As we neared the shelf break after 1:30 in the afternoon, there was a flight line of shearwaters moving across the bow - temperature break?  Some type of change, or condition?  As we neared these shearwaters and looked to the left, a beehive was forming right there!  Brian ran into the current to catch up with the small swarm that was growing by the minute, birds streaming in...  Soon we found ourselves in our second beehive of the day, this one was majority Great Shearwaters with Cory's, a few Audubon's, Wilson's, a Black-capped plus a bonus Band-rumped!  While we see many beehives over the course of a summer in the Gulf Stream, this was unique because we were there for the beginning.  We did not see what it was that the birds were chasing, but did see some of them scampering after Atlantic Patchwings and Oddspot Midgets!  Another amazing adventure in the beautiful blue waters of the Gulf Stream!  Thanks to Nick Bonomo for helping to lead the trip (and recruiting our only participants to attend both trips!) and thank you again to everyone who joined us out there!  Next weekend is booked, but we have space on the rest of our trips this summer - July 15, 16, 29, & 30 and August 5, 6, 12, 13, 26, 27, & 28!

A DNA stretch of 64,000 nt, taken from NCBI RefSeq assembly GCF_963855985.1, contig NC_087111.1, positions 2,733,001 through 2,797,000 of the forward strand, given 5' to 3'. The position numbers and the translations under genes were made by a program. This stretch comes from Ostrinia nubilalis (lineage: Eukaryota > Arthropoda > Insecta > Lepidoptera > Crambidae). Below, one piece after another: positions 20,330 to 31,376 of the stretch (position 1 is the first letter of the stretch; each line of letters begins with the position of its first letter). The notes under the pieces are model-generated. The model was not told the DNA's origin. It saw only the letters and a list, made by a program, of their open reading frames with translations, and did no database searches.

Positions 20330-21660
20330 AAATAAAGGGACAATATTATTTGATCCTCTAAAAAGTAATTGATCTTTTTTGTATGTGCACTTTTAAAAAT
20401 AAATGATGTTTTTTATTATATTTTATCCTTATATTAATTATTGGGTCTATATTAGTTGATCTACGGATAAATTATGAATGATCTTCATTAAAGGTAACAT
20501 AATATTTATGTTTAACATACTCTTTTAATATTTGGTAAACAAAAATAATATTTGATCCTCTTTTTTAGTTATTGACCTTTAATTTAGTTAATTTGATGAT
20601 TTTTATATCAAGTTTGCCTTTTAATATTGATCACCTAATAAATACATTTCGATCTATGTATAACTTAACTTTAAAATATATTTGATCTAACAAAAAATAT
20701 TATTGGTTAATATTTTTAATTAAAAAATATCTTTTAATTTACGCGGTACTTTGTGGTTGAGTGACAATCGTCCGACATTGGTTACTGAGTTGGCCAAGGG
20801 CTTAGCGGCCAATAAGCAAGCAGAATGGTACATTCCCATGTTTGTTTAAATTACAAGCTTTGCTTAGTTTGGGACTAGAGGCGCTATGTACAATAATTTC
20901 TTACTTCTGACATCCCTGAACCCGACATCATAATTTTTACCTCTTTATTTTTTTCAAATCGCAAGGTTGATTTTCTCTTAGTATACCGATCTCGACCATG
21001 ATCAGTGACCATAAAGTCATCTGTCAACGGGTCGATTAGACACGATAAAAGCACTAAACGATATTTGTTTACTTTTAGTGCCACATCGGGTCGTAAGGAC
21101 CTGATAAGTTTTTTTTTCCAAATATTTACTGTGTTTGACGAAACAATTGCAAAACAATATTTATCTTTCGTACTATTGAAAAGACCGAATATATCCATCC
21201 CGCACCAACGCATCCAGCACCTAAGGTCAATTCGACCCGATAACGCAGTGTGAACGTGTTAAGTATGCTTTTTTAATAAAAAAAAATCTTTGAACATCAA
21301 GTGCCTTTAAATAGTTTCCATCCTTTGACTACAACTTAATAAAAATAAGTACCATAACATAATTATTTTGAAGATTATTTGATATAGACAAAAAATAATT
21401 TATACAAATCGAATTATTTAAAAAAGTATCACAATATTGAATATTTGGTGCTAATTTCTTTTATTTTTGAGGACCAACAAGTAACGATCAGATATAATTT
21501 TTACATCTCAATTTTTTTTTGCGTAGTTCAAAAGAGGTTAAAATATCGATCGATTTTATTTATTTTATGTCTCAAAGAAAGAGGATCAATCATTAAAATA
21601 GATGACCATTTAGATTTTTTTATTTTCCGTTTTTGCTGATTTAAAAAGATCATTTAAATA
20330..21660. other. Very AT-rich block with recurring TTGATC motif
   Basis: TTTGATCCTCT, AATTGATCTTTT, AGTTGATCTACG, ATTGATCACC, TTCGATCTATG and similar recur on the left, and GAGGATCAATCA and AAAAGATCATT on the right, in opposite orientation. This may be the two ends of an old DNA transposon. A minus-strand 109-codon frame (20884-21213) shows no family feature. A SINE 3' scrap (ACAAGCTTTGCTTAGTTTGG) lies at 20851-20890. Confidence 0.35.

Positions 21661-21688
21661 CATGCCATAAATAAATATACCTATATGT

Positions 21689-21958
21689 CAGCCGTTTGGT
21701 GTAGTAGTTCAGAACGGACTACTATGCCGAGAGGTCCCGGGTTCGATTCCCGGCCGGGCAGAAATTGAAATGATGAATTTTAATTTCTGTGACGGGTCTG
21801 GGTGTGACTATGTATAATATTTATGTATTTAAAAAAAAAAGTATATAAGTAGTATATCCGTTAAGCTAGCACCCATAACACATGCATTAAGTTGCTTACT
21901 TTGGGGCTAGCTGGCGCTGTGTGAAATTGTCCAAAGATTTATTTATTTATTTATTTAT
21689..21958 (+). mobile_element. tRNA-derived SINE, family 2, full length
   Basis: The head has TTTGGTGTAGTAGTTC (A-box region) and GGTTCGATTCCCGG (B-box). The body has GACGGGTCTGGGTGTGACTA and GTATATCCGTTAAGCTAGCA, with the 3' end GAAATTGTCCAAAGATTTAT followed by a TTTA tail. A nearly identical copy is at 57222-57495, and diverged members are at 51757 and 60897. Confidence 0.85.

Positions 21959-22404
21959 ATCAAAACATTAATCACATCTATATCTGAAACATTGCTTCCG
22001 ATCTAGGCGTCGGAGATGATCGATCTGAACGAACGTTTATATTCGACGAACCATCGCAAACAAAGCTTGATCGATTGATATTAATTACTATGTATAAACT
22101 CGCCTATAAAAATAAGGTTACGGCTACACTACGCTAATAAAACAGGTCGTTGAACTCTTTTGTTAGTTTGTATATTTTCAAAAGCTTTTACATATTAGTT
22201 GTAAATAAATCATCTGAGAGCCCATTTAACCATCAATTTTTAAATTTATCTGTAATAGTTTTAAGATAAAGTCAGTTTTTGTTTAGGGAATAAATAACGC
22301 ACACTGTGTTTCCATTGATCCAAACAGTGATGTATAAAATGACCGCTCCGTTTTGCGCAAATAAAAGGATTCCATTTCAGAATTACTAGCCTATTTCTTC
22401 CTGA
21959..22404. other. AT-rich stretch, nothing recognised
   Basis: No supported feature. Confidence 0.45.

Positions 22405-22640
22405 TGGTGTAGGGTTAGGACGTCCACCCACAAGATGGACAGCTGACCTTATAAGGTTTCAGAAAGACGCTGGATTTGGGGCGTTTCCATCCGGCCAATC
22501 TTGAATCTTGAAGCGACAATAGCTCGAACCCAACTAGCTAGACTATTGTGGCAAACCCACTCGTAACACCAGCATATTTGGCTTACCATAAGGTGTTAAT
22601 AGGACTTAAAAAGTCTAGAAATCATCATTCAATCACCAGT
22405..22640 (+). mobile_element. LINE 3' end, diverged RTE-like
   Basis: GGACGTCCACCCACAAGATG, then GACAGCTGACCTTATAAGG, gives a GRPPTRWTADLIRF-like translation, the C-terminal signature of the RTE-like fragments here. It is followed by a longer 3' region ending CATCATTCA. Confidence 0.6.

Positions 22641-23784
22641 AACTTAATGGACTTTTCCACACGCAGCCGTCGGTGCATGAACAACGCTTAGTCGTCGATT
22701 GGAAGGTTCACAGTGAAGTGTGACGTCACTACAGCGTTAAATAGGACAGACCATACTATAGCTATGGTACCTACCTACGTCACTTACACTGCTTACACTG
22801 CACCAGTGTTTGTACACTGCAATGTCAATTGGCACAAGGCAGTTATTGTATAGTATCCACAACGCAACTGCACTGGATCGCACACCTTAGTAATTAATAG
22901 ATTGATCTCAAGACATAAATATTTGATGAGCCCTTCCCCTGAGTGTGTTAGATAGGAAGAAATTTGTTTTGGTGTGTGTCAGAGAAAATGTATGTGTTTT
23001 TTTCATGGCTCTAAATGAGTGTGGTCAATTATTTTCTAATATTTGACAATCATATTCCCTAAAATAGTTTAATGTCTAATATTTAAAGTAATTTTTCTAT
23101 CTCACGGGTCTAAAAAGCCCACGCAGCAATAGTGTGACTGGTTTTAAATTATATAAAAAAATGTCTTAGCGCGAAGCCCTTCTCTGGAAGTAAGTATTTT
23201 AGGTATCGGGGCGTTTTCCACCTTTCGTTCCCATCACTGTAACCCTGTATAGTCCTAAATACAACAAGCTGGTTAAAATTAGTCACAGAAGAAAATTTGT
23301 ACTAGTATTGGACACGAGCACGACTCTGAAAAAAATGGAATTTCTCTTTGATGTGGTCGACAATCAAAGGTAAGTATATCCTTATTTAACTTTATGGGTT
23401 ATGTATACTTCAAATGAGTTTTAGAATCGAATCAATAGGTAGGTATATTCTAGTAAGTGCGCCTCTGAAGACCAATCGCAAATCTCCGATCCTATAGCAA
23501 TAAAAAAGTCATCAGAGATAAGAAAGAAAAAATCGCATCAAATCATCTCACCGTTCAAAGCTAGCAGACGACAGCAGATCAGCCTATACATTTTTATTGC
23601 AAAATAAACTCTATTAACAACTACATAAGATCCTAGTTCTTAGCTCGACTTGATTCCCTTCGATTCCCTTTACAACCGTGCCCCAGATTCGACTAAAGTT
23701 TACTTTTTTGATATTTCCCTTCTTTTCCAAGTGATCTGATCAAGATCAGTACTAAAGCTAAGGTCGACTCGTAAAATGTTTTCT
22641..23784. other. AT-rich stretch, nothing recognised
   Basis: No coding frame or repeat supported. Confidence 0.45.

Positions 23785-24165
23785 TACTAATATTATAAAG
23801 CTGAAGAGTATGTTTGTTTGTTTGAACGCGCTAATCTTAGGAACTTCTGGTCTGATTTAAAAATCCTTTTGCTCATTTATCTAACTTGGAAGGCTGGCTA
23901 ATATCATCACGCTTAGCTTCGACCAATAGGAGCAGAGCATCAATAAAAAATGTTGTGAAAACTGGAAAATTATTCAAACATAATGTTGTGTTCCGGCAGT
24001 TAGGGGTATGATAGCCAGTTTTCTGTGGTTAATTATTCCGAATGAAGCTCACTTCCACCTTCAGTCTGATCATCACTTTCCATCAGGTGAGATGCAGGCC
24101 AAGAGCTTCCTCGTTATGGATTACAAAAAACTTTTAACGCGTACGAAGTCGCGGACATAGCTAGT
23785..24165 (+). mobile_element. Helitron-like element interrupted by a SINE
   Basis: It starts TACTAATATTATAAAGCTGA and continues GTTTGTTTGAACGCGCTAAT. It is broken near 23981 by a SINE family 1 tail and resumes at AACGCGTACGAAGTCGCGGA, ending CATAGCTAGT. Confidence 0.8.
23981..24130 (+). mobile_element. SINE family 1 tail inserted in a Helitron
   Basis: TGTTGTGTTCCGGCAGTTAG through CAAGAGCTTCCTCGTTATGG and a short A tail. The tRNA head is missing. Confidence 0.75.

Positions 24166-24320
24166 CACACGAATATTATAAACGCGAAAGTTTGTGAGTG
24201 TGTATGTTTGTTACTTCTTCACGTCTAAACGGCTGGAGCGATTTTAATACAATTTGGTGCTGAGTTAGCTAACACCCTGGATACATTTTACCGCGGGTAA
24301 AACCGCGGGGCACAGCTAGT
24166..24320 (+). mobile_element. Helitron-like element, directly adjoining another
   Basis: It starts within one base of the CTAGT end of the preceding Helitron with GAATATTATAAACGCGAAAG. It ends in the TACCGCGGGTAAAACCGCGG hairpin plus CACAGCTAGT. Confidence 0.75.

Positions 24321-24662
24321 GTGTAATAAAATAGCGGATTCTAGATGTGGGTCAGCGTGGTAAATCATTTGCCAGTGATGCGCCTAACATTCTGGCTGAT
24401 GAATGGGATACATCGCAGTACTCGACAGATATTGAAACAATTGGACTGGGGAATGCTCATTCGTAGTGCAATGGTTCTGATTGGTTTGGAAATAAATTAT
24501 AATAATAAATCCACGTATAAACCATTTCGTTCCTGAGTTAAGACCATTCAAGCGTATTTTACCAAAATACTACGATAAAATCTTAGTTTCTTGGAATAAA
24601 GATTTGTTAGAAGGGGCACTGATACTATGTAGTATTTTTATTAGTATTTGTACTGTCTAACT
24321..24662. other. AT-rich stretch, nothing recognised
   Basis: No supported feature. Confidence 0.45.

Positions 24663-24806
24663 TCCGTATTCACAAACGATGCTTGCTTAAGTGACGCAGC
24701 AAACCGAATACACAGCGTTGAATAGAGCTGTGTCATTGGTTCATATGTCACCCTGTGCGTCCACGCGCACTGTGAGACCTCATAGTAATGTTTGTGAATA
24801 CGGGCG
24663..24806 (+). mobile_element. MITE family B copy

Trip List for June 25, 2016

Black-capped Petrel  14-16
Cory's Shearwater  150 (a few nominate type birds)
Great Shearwater  175
Manx Shearwater  1
Audubon's Shearwater  62
Wilson's Storm-Petrel  75
Band-rumped Storm-Petrel  9-10

Royal Tern  2

Bottlenose Dolphin  5

The Black-capped show today was incredible!  (photo by Nick Bonomo)
It was really nice to have time to compare the Manx Shearwater (top) and Audubon's (bottom) (photos by Nick Bonomo):
Here is a photo of an Audubon's with a small fish at the first beehive...(photo by Kate Sutherland)
We did not have huge numbers of Wilson's Storm-Petrels today, but they were cooperative in the slick!  (photo by Kate Sutherland)
& the Band-rupmeds came quite close over the course of the day as well!  (photos by Kate Sutherland)

Friday, June 24, 2016

Friday June 24, 2016 First Trip of Summer by Kate Sutherland